ss and sch to š
cz and čz and cž to č
rz and řz and rž to ř
j to í and i
ie to ě
au to ou
I will illustrate what I mean. Here is a a 1676 record from the Estate of Hluboká nad Vltavou, specifically from the village of Chlumec which today is in the České Budějovice District, South Bohemia Region.
An exact wysiwyg transcription would be like this [I have bolded the non-standardized spelling]:
Leta Panie " 1676: Ajal on Tento
grunt w summie za....275
Ma Ročznie platitj po...5 ßm[?].
This is not modern Czech. Modern Czech would be
Léta paně " 1676: Uja on tento
grunt v sumě za...275
Ma ročně platiti po...5 ßm[? again I'm not sure what this last symbol is; it looks like the kind of squiggly line they sometimes use to represent an abbreviated word. This has no equivalent symbol in English or Czech and a possible standard for transcription seems to be that "." is used to represent it, but I am really not sure about this.]
From the opposite end of the country in Vratimov, near Ostrava, here is a land record for my ancestor Jiří Vašíček. It was probably a ca ~1765 copy of a 1742 contract.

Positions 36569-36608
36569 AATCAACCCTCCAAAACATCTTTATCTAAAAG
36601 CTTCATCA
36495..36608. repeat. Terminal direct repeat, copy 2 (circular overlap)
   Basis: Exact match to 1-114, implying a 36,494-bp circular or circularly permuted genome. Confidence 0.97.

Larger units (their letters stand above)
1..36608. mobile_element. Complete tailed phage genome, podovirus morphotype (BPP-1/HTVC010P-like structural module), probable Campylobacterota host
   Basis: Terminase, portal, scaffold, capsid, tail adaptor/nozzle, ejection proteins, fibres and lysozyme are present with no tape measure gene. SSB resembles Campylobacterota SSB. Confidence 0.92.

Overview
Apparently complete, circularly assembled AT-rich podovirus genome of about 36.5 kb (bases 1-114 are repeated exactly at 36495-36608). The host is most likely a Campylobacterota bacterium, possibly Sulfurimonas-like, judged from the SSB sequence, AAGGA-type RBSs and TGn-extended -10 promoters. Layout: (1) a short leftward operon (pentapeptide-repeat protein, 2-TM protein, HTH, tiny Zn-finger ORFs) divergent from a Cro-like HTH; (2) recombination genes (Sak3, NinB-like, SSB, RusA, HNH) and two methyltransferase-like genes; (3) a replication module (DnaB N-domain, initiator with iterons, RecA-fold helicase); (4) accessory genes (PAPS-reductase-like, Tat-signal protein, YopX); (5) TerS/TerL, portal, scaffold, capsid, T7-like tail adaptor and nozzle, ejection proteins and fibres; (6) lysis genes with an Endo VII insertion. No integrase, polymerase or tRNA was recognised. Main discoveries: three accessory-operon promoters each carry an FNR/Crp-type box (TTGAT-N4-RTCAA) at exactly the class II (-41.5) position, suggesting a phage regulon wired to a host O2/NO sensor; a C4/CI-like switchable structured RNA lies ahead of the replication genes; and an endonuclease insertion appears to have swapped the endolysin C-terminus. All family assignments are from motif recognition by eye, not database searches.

Wysiwyg, bolded the nonstandardized spelling:
Leta Panie 1742. dnie 2ho february oukopjl
jest Jiržj Wassicžek Rolu v diedinie Rattimovie
lezicžj, na ktere prvotnie Mjka Ssadek sediel
od vrchnosti za Koupni Summu 83 Th Sleu[that weird symbol for abbreviations]
Léta Páně 1742 dne 2ho february oukoupil
jest Jiří Vašíček rolu v dědině [V]Ratimově
ležící, na které prvotně Míka Šodek seděl
od vrchnosti za kupní sumu 83 thl sle[zské]
In the year of our Lord 1742, [on] the 2nd day of February[,]
Jiří Wašiček bought from the manorial lord an arable piece of land
in the hamlet of Vratimov [where] initially sat Myka Šodek,
for a purchase price of 83 Silesian thalers.